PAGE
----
Respecting Wildlife in Off-Leash Dog Parks

Did you know that it is illegal for dogs to harass wildlife encountered in parks and natural areas? This includes barking at, chasing, and biting other animals.

All natural areas are home to a variety of wildlife, particularly off-leash dog parks, and it’s important to be respectful of wildlife for everyone’s safety. 95% of the patients admitted to AIWC are a result of human-wildlife conflict, including being attacked by dogs. We believe every Albertan should be a stakeholder in the care of wellbeing of our wildlife animals.

Here are some tips to help when visiting off-leash dog areas with your family pet(s):

  • Ensure your dog responds well to your voice, sound, or visual commands. This will help protect your pet from wildlife, cars, and hostile dogs.
  • Make your presence in the area known to wildlife by wearing a bear bell and/or putting a bell on your dog’s collar.
  • Keep pets in your sight at all times.
  • Avoid going near areas that look like den sites and areas that have thick vegetation.

One of the most common wildlife and pet encounters is when dogs attack porcupines. Porcupines do not shoot their quills, so for your dog to be quilled, contact has to be made with the porcupine. Which means the porcupine can also be injured from the encounter. And even if they don’t appear severely injured, bacteria from our pets’ mouths can still infect them and they should be checked out by a wildlife rehabilitator, rather than assumed fine.

Following these guidelines will help keep parks and natural areas safe places for both the dogs and wildlife who enjoy them.

If an encounter does occur, please report any wildlife who may be injured, making specific note of the animal’s location, transporting the wild animal to the vet with you in a box if you have one on hand, or leaving someone behind to keep an eye on the animal while our rescue driver arrives.  After calling the vet for your pet, call our wildlife hotline for the other animal: 403-946-2361

Remember, we all have a responsibility to both control our pets and protect our wild neighbours.

It all comes down to this:

“We don’t own the earth. We are the earth’s caretakers. We take care of it and all the things on it. And when we’re done with it, it should be left better than we found it.” ― Katherine Hannigan, author.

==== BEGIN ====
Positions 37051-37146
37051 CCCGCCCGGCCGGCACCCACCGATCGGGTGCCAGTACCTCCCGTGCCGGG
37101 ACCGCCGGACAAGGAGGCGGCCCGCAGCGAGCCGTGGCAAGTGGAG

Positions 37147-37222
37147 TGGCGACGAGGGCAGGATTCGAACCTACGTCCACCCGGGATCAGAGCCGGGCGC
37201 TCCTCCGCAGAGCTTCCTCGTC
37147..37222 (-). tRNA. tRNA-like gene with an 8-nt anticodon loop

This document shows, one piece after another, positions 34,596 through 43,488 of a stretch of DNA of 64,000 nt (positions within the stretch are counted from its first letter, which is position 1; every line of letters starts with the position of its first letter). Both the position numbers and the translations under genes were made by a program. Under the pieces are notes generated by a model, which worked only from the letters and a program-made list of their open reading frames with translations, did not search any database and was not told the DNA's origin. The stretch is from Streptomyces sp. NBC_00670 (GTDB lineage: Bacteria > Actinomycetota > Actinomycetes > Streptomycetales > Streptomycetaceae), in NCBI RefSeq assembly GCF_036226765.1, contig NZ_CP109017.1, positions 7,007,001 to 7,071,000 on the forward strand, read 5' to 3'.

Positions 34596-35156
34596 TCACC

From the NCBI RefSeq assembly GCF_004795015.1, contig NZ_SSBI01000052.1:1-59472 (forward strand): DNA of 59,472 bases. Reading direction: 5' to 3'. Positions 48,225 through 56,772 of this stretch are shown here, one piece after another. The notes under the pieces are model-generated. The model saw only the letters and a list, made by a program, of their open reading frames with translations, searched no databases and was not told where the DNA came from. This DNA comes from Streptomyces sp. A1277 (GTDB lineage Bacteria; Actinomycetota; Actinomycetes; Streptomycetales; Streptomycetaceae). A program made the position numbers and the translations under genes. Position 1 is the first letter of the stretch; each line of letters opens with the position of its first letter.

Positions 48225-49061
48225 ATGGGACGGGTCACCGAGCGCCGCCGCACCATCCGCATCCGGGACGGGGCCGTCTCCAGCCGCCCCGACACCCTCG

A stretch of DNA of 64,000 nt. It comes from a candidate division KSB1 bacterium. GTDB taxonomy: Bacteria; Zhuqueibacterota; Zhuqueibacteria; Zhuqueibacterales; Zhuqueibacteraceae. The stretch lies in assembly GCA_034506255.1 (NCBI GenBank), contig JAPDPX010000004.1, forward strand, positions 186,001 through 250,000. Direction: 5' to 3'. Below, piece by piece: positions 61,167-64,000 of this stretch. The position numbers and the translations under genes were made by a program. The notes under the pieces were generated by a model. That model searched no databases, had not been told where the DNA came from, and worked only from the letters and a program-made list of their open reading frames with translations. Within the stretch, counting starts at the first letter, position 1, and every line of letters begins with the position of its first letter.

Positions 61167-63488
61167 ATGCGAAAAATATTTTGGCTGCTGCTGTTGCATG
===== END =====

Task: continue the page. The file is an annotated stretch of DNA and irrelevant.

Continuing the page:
Great Horned Owls Continue to Make Headlines in Alberta

March was been a high-publicity month for great horned owls in Alberta!

Mid-month, we admitted our first baby animal of 2016: a great horned owl nesting who had fallen out of the nest and was brought to the centre. As is often the case with nestling birds, he was found without injury and had a short stay in care before he was returned to the wild.

Thankfully, the finder made note of the nest location on the University of Calgary premises, and our volunteer rescue team was able to return him to his parents and two siblings right away.

Of course, being located on a university campus meant the owl family became instant celebrities, and you can read more about them on CBC news here, and hear AIWC talk about them on CBC Eyeopener radio here.

AIWC has been able to keep an eye on the owlets’ progression on campus and was pleased to see all three owlets fledge successfully, and they’ve been able to move on from their initial nesting site, which was too busy for them to stay too long.

Calgarians were lucky to be able to appreciate urban wildlife so closely, but the crowds they started to draw also started to become a risk to their successful growth and development.

Also making headlines were nesting owls in Kananaskis country. Alberta Parks has closed some climbing routes at Grassi Lakes to minimize disturbances, and you can read more about the closure notices on the Alberta Environment & Parks website here.

Great horned owls can have a long lifespan in the wild (approximately 13 years), but the first year is the most crucial to their survival and where they have the highest mortality rate, as they learn to hunt and adapt to their surroundings. A constant human presence at a great horned owl nest site can cause stress and distraction for the owlets and the adult owls focused on keeping them alive, and it is always best to give them a wide radius so they can be appreciated long-term.

Do you have any owl nesting sites in your area?